The U.S. military has failed to examine the causes that lead to Black members being more likely to be investigated, or to face military justice and disciplinary action than their White counterparts, the government’s top watchdog, lawmakers, and representatives of military services say.
The Air Force alone has found that Black airmen were more likely than their White counterparts to be subject to courts-martial and nonjudicial punishments from fiscal 2013 through 2017, consistent with Government Accountability Office’s findings, the watchdog’s Brenda Farrell told the House Armed Services Personnel panel Tuesday.
More specifically, Black male airmen below the rank of E5, or staff sergeant, and with less than five years of service “are almost two times more likely” to face courts-martial or receive non-judicial punishment under Article 15 of the Uniformed Code of Military Justice, by which a commander can punish a service member without going through a court martial, said Lt. Gen. Jeffrey Rockwell, the Air Force Judge Advocate General.
“We don’t have clear answers or underlying reasons as to why the disparity exists,” Rockwell told the House panel.
`Racist Country’ No Excuse
This month, the Air Force’s inspector general announced the office will independently review the service’s record on racial disparities.
“The fact that we live in a racist country in no way excuses or justifies the perpetuation of racism in the United States’ military,” said Rep. Jackie Speier, D-Calif, the chairwoman of the Personnel Subcommittee. “We will not solve this problem by hiding it or denying it. The way things have always been done is unacceptable, the results are unacceptable.”
Military officials have had evidence for years that Black service members are more likely to be investigated, charged, and given non-judicial punishment than their other peers, said Don Christensen, the president of Protect Our Defenders, an advocacy organization that calls attention to racial disparities.
“There is a long track record of doing nothing about it,” he told the panel.
Protect our Defenders in May alleged that the Air Force attempted to cover up its data on racial disparities following an internal investigation mandated by Congress. The group accused the Air Force, since 2016, of repeatedly concealing its records, embellishing its efforts, and trying to discredit its own statistics while failing to address persistent racial disparities in the military justice system.
Any delay in providing documents requested by the advocacy group through the Freedom of Information Act, which led to a lawsuit, was due to an exemption for information that is part of the deliberative process, Rockwell told the panel on Tuesday.
“We are not immune to the spectrum of racial prejudice, systemic discrimination and unconscious bias,” Gen. David Goldstein, Air Force chief of staff, wrote in a message to commanders on June 1, responding to the death of George Floyd, an unarmed Black man, at the hands of Minneapolis police. “We see this in the apparent inequity in our application of military justice. We will not shy away from this; as leaders and as airmen, we will own our part, and confront it head on.”
Protect our Defenders found in 2017 that Black service members were at least 1.29 times and as much as 2.61 times more likely than White service members to have an action taken against them in an average year. In the Air Force, Black airmen on average were 71% more likely to face court-martial or non-judicial punishment than Whites.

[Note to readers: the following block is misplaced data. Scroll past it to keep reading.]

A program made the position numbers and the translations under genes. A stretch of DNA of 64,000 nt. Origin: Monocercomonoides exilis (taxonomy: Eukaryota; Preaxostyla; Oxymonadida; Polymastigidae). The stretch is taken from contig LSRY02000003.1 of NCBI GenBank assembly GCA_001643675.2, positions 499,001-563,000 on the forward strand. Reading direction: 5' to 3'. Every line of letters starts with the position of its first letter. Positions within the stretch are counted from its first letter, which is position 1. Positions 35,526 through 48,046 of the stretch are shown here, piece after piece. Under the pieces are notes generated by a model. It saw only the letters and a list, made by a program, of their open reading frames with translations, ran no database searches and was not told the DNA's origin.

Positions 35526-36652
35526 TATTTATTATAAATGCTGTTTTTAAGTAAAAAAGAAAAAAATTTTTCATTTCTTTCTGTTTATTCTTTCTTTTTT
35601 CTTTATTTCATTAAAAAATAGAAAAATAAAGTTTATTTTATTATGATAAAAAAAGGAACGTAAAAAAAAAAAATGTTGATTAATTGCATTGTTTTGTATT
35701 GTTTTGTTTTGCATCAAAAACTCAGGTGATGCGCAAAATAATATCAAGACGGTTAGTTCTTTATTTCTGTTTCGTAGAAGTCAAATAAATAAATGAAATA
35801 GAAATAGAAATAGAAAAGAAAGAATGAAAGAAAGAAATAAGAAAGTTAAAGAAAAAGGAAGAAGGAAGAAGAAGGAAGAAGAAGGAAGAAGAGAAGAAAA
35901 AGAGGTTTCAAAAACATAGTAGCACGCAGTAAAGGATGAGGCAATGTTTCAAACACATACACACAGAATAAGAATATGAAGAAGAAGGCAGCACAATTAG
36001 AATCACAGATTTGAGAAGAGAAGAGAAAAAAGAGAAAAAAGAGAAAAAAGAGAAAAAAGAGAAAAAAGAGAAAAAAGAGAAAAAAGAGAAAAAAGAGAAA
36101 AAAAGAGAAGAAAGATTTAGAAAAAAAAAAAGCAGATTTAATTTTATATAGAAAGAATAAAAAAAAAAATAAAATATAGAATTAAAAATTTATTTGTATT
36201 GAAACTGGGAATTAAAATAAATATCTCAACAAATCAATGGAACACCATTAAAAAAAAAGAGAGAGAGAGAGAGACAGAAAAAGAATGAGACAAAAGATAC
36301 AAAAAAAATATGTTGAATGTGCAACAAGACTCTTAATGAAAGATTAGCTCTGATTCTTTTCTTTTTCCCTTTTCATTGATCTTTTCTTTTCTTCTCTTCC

In the Marine Corps, Blacks on average were 32% more likely to receive a guilty finding at a court-martial or non-judicial proceeding than White Marines, while in the Navy Black sailors were 40% more likely than White sailors to be referred to special or general court-martial, the organization said. In the Army, Black soldiers were on average 61% more likely to face a special or general court-martial compared to White soldiers.
Defense Department officials and the military services haven’t conducted a comprehensive evaluation to identify potential causes of the disparities and recommend any appropriate actions to correct the causes of the disparities, said the GAO’s Farrell.
No Cause Studied
The military services don’t collect and maintain consistent information regarding race and ethnicity in their investigations, military justice, and personnel databases, she said in her testimony to the House Armed Services panel.
Specifically, the number of potential responses for race and ethnicity within the 15 databases across the military services ranges from five to 32 options for race and two to 25 options for ethnicity, which can complicate cross-service assessments, she wrote.
Rep. Trent Kelly, the subcommittee’s ranking member, said that the military has to figure out “how we quit being racially discriminatory,” particularly toward junior members of the military.
“We got to get at the root of this stuff,” said Kelly (R-Miss.). “If you want to stamp put the problem you have to figure out what the problem is. Right now, we are failing horribly at it.”
Military leaders need to make a path for mentoring and promoting Black members, Kelly said.
“If you are not a fighter pilot you are probably not going to make general,” he said. If you are not a submariner or surface ship guy or an aviator you are not going to make admiral.”
“What are we doing to get African American kids into those jobs?” Kelly added.
To contact the reporter on this story: Roxana Tiron in Washington at firstname.lastname@example.org